Why China thrives
China is grabbing fervent attention these days thanks to its high economic growth rate, the ambitious Belt and Road Initiative and the trade war. Positive changes come when the government has one righteous goal – the prosperity of its people. America, in a matter of around 400 years of European settlement, became the most influential country in the world. Europe enjoyed full-fledged prosperity earlier that America and that prevails to this day. However, with the consistent high economic growth rate for almost four decades, China seems to be beating the competition now.
This article aspires to explore some of the key elements that are propelling the northern neighbors forward in the economy race.
- Government system suited to the soil and stability
There are debates among political scholars around the world about the system adopted by the communist country – is it socialist market economy, private capitalism or state capitalism? China claims it is a ‘socialist market economy’, the term coined by past president Jiang Zemin. Whatever the debates and claims, the thing to be understood is that China adopts a system suited to its soil, unique to the world and that prioritizes people’s economic rights over political ones. Countries like China with recorded history going back to over 3500 years have outdated and feudalistic structures with wide social, political and economic gaps in the population coming to the 20th century. The structures need to be demolished to build new, stronger ones, and to narrow the gap. China understood the necessity and orchestrated the transformation ending the monarchy in 1912, and establishing the communist government in 1949. So, unlike the USA, which has a comparatively short history and where almost all people four centuries ago started from the same baseline, China had to have a stalwart government to hit the social structure and to vehemently transform the nation. A powerful government committed to bringing positive transformation whatever the cost propels China’s economic prosperity.
Importantly, the one-party political system in China, disparaged by the West, gives government stability, something very important to plunge the nation into strategies to realize long-term visions. The stability facilitates the government to plan decades’ long projects and to consistently perform to complete them.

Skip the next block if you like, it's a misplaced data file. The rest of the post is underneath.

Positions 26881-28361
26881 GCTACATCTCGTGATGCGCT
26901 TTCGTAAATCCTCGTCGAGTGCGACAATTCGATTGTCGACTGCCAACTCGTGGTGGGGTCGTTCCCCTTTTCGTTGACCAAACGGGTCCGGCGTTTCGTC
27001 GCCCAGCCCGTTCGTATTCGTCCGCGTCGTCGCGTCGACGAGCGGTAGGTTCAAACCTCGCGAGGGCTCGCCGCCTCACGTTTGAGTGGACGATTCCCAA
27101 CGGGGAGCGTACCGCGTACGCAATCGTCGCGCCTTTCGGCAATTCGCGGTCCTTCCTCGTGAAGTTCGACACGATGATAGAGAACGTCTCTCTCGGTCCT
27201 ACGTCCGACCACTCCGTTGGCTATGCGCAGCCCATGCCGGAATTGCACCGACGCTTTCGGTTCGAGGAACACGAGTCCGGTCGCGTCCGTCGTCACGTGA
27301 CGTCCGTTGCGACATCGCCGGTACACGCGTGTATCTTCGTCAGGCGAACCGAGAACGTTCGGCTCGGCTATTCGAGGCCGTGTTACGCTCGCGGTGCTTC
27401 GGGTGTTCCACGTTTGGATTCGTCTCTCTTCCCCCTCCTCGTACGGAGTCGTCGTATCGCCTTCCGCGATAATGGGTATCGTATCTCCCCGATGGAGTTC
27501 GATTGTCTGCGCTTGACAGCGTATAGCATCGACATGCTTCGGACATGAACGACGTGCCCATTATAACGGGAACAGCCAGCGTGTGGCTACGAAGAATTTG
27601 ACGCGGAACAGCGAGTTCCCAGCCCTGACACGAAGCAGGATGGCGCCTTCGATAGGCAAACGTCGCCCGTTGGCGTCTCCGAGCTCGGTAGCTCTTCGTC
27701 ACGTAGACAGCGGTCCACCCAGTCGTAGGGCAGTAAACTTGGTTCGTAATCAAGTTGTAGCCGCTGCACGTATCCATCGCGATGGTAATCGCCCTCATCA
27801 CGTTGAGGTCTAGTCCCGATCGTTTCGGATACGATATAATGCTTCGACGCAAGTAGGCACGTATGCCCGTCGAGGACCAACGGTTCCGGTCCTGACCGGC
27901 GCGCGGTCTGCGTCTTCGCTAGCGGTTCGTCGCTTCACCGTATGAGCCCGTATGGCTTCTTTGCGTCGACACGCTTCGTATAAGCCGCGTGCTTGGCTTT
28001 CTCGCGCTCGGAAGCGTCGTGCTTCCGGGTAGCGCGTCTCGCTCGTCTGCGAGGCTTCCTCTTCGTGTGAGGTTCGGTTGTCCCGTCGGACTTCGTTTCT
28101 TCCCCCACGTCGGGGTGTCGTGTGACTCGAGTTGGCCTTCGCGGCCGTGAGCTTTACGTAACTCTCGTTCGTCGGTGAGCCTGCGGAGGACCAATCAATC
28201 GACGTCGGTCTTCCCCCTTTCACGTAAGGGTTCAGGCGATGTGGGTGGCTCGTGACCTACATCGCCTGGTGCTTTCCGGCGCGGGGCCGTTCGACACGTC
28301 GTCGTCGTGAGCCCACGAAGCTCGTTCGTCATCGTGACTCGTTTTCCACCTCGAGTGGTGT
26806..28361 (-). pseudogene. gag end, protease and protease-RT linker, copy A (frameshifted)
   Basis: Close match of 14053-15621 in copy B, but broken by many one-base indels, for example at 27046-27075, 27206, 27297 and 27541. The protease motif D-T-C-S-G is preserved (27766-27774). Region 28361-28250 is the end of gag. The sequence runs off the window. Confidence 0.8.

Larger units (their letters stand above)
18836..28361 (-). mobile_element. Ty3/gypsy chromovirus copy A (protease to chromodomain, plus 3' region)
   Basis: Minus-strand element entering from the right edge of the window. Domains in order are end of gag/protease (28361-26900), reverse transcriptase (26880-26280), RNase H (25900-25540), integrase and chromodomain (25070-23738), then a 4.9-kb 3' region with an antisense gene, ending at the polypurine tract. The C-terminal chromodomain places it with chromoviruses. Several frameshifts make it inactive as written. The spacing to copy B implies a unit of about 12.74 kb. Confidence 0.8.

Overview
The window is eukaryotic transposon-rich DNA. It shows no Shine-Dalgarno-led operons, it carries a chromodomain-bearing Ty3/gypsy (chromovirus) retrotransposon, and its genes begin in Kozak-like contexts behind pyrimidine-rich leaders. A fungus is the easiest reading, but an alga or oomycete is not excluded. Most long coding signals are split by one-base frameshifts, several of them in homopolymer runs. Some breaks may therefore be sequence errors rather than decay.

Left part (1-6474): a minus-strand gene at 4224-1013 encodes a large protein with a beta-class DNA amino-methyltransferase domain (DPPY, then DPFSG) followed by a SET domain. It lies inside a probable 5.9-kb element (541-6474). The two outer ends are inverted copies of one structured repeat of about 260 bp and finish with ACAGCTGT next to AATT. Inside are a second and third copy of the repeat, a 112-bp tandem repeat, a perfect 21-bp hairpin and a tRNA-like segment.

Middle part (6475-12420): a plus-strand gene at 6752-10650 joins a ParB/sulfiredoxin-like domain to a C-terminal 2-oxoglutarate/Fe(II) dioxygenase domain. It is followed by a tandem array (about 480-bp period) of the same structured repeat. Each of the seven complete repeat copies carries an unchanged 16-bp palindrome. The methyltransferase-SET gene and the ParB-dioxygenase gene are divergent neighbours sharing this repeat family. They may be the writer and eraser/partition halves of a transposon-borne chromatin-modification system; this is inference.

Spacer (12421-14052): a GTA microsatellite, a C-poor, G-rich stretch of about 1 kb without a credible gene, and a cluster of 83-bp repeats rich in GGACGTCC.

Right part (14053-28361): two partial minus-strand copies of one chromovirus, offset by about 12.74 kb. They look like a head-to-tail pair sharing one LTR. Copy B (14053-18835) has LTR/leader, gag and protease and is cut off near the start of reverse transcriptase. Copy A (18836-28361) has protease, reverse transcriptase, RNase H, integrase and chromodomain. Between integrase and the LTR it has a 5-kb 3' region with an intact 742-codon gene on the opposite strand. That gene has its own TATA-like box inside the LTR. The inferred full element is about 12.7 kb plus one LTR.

- Necessary Freedom
Political pundits around the world claim that the best systems of government have freedom embedded in them, and freedom is the most fundamental prerequisite to prosperity; however, such claims need to speak for the necessity of deeper understanding of freedom too.
Jean Jacques Rousseau in his famous essay ‘The Social Contract’ claimed that man is born free but everywhere he is in chains. Humans are in chains — chains which could be dispensed like norms of conservative societies, illogical traditions, and customs, etc., which restrain human potential. In many democratic countries, people fall victim to such chains. China has unshackled people from such chains allowing channeling of all energy on only that is necessary, which is economic prosperity.
Freedom as the most cherished value is indubitable but the question that flares up is — is freedom the right to obstruct and to sabotage every development arrangement of the government or is it the availability of the ground to pursue and fulfill dreams? Humans are free when they can hope and can engage to fulfill their dreams, and Chinese people seem to have been availed of this necessary freedom. They can safely walk the streets in the middle of the night, can experiment with novel ideas in science and technology, and can start their own business with regulations that facilitate their endeavor. This is the type of freedom people necessarily want and which drives the economy of a nation.